Regime shifts in the Central Asian steppe-desert are driven by climate

Speaker: Natasha Barbolini, Department of Ecology, Environment and Plant Sciences (DEEP) Stockholm University


Abstact:Thirty-four million years ago at the Eocene–Oligocene Transition, sudden climate change caused ecological breakdown in Central Asia. Deserts spread across the lowlands, and biological diversity was permanently affected. Caused by rapid changes in climate and atmospheric carbon dioxide, this event was a critical tipping point for Asian ecosystems that in fact shaped the modern biome. Widespread desertification lasted for almost 20 million years, and vegetation only began to recolonise the lowlands when it became temporarily wetter, during the mid-Miocene Climatic Optimum. Climate was thus a major driver of regime shifts in the Central Asian steppe-desert biome during the Cenozoic. Now, rapid changes in climate and atmospheric carbon dioxide are once again causing widespread desertification in Asia. Based on past behaviour, this is a sign of impending ecosystem breakdown, with serious negative implications for biodiversity, agriculture, and human wellbeing.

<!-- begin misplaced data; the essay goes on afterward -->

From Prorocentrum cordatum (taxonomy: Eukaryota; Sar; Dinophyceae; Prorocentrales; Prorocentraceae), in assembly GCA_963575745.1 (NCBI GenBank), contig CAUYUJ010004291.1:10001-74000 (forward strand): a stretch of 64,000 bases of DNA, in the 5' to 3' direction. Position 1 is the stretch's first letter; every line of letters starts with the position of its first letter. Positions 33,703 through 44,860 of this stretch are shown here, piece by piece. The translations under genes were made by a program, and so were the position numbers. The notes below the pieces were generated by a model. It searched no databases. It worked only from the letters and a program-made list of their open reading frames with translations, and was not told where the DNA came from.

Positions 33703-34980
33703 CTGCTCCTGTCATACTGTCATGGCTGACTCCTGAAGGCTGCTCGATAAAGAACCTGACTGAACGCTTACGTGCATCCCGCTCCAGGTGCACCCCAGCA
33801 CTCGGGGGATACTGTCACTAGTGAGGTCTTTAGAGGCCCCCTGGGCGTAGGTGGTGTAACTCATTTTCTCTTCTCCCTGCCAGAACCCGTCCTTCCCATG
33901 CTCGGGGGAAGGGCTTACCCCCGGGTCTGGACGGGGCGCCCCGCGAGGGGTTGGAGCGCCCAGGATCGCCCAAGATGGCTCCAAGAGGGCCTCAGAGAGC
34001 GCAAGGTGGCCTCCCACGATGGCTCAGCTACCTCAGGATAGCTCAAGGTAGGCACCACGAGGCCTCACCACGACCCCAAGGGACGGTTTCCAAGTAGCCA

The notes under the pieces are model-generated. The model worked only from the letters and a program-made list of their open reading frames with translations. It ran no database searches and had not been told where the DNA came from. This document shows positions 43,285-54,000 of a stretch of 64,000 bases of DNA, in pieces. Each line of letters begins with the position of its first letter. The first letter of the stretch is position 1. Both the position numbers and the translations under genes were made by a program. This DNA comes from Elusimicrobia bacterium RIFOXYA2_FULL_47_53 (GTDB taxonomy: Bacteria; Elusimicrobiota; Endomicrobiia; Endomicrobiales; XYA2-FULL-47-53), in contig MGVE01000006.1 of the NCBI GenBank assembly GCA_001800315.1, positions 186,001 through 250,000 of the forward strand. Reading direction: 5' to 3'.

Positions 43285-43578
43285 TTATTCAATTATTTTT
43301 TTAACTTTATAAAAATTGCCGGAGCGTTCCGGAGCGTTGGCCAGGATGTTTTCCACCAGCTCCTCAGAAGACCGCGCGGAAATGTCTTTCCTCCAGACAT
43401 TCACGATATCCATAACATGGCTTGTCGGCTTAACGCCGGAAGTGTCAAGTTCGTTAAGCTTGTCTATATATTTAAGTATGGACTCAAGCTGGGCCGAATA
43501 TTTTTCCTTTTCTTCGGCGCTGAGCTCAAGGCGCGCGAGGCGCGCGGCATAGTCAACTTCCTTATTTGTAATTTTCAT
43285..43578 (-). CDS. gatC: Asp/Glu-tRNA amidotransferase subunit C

Zoom: https://stockholmuniversity.zoom.us/j/845471560
Webinar ID: 845 471 560

poster for seminar with abstract and two images, landscape and speaker holding a fossil